Wisconsin’s Right-to-Farm Summary

Legislators advocated the right-to-farm law in Wisconsin as a tool to prevent the loss of farmland and protect family farms.1 But since first codified in 1982, the number of farms in the state has dropped by 30 percent, with 23 percent fewer acres of farmland.2 So what does this legislation do in practice?

Wisconsin’s RTF Law at a Glance

Wisconsin’s law provides no explicit protection for farmland or family farmers. Rather, Wisconsin’s RTF law protects income-producing or livelihood-based agricultural activities and uses from nuisance suits over matters that impact neighboring properties, like noise or pollution.3 Protected areas of agriculture are expansive, including aquaculture, floriculture, crop and forage production, beekeeping, raising livestock, fur farming, forest management, and land enrolled in federal or state agricultural conservation payment programs.4 Protected agriculture uses include storing and processing agricultural products, and processing agricultural wastes.

Conditions and Activities

To receive RTF protections in Wisconsin, agricultural activities and uses should predate those of aggrieved neighbors without having been significantly interrupted.5 Also, no threats to public health or safety can be present. However, Wisconsin’s RTF law interprets uninterrupted agricultural uses and activities broadly. For example, the law does not consider a change in the agricultural use or practice to be significant. Wisconsin’s RTF law consequently protects almost any agricultural use or activity, so long as it does not substantially threaten public health or safety.

Under Wisconsin’s RTF law, only plaintiffs are required to pay the costs of litigation if they lose, but not defendants.6 This shifts the litigation risks away from agricultural operations and onto plaintiffs by requiring them to pay attorney fees, expert witness fees, and other costs related to preparing for and participating in lawsuits. For example, in a 2000 lawsuit, a crop and cattle farmer claimed his neighbor’s commercial cranberry farm flooded his property, creating a nuisance that curtailed his capacity to farm.7 The circuit court ruled in favor of the cranberry farm, and on appeal, the court further ruled there was insufficient evidence to prove the cranberry farm caused the flooding. The appellate court therefore ordered the cattle and grain farmer to pay the reasonable attorney fees of the prevailing defendant—the commercial cranberry farm.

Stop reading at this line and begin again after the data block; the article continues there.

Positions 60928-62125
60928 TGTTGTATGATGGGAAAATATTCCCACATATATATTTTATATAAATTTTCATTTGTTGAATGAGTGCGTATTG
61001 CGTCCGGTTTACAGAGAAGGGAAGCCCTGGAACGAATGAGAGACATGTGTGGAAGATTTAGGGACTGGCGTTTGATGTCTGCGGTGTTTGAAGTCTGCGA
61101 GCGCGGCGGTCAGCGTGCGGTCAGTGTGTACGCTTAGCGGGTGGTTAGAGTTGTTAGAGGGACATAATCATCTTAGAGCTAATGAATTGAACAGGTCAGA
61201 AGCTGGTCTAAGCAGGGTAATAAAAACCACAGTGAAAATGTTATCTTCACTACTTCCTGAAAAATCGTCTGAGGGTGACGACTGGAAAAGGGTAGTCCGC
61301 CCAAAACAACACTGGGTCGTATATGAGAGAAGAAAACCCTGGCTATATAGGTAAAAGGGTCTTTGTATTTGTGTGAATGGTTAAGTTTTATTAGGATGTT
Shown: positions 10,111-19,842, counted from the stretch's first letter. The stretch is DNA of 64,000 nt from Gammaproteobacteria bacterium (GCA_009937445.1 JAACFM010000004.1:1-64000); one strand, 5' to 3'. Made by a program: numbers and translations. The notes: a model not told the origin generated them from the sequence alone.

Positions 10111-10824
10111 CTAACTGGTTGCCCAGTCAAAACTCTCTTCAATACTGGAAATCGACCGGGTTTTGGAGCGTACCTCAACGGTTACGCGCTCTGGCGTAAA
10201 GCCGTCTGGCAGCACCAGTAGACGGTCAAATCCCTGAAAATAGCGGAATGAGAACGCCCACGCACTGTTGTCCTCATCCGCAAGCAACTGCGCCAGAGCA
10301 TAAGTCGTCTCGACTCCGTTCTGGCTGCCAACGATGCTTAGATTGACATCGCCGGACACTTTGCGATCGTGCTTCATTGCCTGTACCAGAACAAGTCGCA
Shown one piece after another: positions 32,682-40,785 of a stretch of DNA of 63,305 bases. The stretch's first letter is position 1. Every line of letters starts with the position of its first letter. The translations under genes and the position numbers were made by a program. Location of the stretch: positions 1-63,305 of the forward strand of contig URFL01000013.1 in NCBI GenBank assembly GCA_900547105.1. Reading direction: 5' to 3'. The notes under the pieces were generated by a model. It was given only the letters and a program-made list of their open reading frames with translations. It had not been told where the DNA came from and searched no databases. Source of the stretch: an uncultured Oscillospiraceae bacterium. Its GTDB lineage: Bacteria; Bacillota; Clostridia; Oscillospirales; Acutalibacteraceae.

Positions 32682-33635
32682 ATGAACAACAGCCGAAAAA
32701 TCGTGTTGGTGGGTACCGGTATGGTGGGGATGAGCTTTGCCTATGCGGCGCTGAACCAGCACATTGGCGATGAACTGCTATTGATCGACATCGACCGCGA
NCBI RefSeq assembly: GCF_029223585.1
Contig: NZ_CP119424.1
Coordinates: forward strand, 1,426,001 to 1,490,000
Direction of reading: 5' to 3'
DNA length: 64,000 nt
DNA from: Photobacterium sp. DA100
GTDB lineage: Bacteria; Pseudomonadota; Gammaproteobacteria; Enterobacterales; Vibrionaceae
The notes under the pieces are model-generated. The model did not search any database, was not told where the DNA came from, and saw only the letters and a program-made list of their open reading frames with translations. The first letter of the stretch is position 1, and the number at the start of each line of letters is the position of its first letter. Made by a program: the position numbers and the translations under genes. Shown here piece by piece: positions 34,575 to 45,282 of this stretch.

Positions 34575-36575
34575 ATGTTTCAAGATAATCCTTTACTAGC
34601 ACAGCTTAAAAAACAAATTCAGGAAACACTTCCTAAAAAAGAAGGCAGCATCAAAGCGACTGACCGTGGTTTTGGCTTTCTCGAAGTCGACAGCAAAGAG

Local Governance

Wisconsin’s RTF law encourages local governments to use zoning to prevent nuisance conflicts.8 But in practice, state statutes limit their authority to do so. For example, the Wisconsin Livestock Facility Siting Law prevents political subdivisions from enacting or enforcing zoning ordinances that prohibit livestock facilities in agricultural districts.9 An exception is made if reasonable scientific findings demonstrate that the ordinance protects public health or safety.

Limits on Damages

Even if an agricultural operation is sued and found to be a nuisance, the RTF law substantially limits what Wisconsin courts can award or what activities they can restrict, unless public health or safety is threatened.10 Courts must consult public agencies with expertise in agricultural matters to ensure the suitability of actions required to address the nuisance. Also, the agricultural operation must be granted “a reasonable time” of no less than one year to comply with any order. Further, courts cannot impose any actions to address the nuisance that would negatively impact the economic viability of the operation.

  • 1. Wis. Stat. § 823.08 (1982).
  • 2. U.S. Department of Commerce, “Table 1. Farms, Land in Farms, and Land Use: 1982 and Earlier Census Years,” in 1982 Census of Agriculture, Volume 1: Geographic Area Series, Part 49: Wisconsin State and County Data, Chapter 1: State Data (Washington, D.C.: U.S. Bureau of the Census, 1984), https://agcensus.library.cornell.edu/wp-content/uploads/1982-Wisconsin-CHAPTER_1_State_Data-121-Table-01.pdf; “2021 State Agriculture Overview: Wisconsin,” U.S. Department of Agriculture, National Agricultural Statistics Service, accessed October 21, 2022, https://www.nass.usda.gov/Quick_Stats/Ag_Overview/stateOverview.php?state=WISCONSIN.
  • 3. Wis. Stat. §§ 91.01(2)(a), 823.08(2) (2021). See also Michael Buelow, “Senate Approves ‘Right to Farm’: Bill Would Protect Farmers from Lawsuits, Say Sponsors,” St. Paul (Minn.) Pioneer Press, January 10, 1996; and Associated Press, “Bill to Save Farmers from Frivolous Suits Approved 96–1,” St. Paul Pioneer Press, October 13, 1995.
  • 4. Wis. Stat. § 91.01 (2021).
  • 5. Wis. Stat. § 823.08 (2021).
  • 6. Wis. Stat. § 823.08 (2021).
  • 7. Zink v. Khawaja, 608 N. W.2d 394 (Wis. Ct. App. 2000).
  • 8. Wis. Stat. § 823.08 (2021).
  • 9. Wis. Stat. § 93.90 (2021).
  • 10. Wis. Stat. § 823.08 (2021).